The following study is based on an analysis of twenty-nine replies to a questionnaire recently sent to patients on whom I had operated for this condition long enough ago to indicate whether there have been any unpleasant after effects, due to the operation, recurrence of the lesion or other complications. The period elapsed since the operation was ten to twenty-four years in nine cases, five to ten years in eight cases, and one to five years in eleven cases. All these patients stated that they had had no further trouble of any kind with the shoulder which had been operated upon, but ten had had similar trouble of minor degree in the other shoulder. In most of these cases there had been evidence of deposits in the other shoulder at the time of operation. These data confirm my impression that when these patients have been operated upon their symptoms do not return in the same shoulder. Furthermore I have not known of any late complication which followed about forty other similar operations on patients who did not reply to this particular inquiry. Two patients whose deposits were in the subscapularis, will be given separate consideration later, and are not included in the following resume of the replies to the questionnaire. As in the case of most questionnaires, some of the answers were not satisfactory. For the sake of brevity, doubtful replies to individual questions will be omitted without making such notes as "answer equivocal," or "not stated." Consequently in the following analyses the sum of numbers in each statement will not always be twenty-nine. Antecedent Trauma. Twelve stated that the attack followed a definite injury; thirteen stated that there had been no injury; three were uncertain. These figures are also in accord with my whole experience, which is that the injuries are usually trivial, and often uncertain. In compensation cases one is tempted to think that the history of injury may be purely an afterthought, although about half the cases may be said to give a definite enough history of trauma to account for rupture into the bursa. For instance, the twelve injuries were:

No. 79, business man, "Throwing baseball"; No. 81, iron worker, " Pulling on heavy bar"; No. 103, osteopath, "Fall"; No. 105, no occupation, "A bad fall down stone steps, and a sudden wrench later on"; No. 113, physician, "Fell on elbow with arm held rigidly against chest"; No. 121, surgeon, "Fall on stairs with violent swing of arms in attempt to preserve balance unsuccessfully"; No. 122, housework, "Wrenched shoulder in effort to avoid fall on staircase"; No. 138, osteopath, "Fall" ; No. 140, business man, "Fall from a horse"; No. 142, a business man, "In making motion of throwing spear felt a severe pain and was unable to raise the arm."; No. 143, waitress, "Raising tray."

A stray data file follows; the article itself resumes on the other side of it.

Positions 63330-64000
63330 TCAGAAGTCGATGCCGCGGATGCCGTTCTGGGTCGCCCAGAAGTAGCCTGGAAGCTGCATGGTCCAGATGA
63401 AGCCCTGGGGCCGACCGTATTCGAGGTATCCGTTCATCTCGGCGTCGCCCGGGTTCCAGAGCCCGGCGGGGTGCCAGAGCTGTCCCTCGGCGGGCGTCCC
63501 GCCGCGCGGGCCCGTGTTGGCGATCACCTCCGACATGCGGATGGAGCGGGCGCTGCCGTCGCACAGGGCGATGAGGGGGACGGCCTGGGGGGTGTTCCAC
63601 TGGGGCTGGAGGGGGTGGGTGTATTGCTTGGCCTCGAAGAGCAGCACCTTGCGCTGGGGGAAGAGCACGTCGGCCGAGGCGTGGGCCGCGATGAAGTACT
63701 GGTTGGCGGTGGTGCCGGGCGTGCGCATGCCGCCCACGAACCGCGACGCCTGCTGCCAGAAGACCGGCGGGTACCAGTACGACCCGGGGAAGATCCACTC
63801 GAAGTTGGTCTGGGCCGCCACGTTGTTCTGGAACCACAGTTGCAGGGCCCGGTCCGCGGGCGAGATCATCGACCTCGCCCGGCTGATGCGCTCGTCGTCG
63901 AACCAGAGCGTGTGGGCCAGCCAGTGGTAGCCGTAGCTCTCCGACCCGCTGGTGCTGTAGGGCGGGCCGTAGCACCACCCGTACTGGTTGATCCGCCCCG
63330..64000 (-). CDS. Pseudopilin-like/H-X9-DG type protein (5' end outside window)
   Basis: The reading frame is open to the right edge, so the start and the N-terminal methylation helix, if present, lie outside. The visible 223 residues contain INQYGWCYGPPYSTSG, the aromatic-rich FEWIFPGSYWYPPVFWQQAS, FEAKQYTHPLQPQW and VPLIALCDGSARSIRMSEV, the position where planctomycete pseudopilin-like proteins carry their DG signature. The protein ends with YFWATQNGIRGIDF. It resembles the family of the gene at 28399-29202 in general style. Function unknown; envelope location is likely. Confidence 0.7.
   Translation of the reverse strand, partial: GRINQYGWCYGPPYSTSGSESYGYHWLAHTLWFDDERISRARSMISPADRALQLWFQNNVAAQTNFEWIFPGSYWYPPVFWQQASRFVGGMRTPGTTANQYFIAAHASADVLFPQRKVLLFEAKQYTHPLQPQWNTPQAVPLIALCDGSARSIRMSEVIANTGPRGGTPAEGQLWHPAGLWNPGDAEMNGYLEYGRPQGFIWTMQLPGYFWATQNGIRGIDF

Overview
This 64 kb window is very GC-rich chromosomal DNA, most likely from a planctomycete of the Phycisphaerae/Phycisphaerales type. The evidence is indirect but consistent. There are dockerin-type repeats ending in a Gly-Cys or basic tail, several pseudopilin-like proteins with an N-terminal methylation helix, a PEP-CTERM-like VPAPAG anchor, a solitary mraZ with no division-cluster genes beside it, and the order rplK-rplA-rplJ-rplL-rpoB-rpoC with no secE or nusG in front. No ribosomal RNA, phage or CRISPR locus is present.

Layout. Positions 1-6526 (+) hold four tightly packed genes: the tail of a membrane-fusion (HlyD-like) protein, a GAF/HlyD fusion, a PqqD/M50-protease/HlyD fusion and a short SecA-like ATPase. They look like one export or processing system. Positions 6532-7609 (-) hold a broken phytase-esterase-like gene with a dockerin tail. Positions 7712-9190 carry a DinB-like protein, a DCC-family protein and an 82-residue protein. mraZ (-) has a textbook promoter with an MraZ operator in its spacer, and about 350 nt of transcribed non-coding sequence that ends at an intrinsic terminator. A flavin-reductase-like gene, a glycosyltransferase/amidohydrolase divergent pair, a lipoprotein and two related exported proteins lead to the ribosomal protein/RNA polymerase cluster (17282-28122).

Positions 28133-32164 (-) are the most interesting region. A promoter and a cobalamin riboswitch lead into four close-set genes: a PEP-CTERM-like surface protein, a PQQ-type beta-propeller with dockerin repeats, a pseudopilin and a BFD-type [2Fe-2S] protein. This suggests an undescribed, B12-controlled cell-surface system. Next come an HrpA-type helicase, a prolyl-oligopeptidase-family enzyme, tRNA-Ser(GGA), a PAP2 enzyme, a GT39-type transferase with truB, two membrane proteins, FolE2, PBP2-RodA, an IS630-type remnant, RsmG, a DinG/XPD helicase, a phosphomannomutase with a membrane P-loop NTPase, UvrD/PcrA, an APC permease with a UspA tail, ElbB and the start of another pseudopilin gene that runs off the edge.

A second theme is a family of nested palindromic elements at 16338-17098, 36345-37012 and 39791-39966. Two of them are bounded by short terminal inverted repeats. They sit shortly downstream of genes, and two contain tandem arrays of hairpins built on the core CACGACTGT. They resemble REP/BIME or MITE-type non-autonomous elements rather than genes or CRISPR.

The duration of symptoms prior to operation varied from a few days to ten years in one case. One man even stated twenty years, but the continuity was somewhat doubtful. There were eleven cases who stated that symptoms had existed from six months to five years, and two from one to six months. Ten were acute, that is, there had been no pain until within two weeks.

Relief of Pain. In acute cases pain was at once relieved by the operation and in chronic cases there was very little pain after the first few days. Eight patients reported no pain or actual relief from pain immediately after the operation. In other words, a really acute case is so much relieved by the incision that he may ignore the postoperative pain, but a chronic case, who has had no previous acute pain, is more aware of any later discomfort from the wound itself. Only seven mentioned pain after the first day and only one after the fourth day. The subacute, annoying symptoms in convalescence varied from one to four weeks in most cases, but one case complained of some pain for seven weeks.

Use of Arm. Most patients began to use their arms within a few days and used them with more and more freedom from day to day. As a rule it took from one to three months before perfectly free use returned. By the end of three months all but two patients had ceased to be even annoyed by the shoulder. The symptoms of these two cleared up within seven months. One of these was an iron worker who continued to have pain on using a sledge hammer when he returned to work fourteen weeks after the operation.

Return to Work. In most cases the patients returned to work or to their regular avocations after a month or less, only three cases requiring more time, the longest being the above-mentioned iron worker. (An industrial case.)